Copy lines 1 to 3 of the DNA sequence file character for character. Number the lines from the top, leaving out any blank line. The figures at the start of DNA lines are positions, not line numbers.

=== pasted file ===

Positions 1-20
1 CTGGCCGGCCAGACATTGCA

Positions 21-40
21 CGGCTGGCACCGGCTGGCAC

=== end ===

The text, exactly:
Positions 1-20
1 CTGGCCGGCCAGACATTGCA

Positions 21-40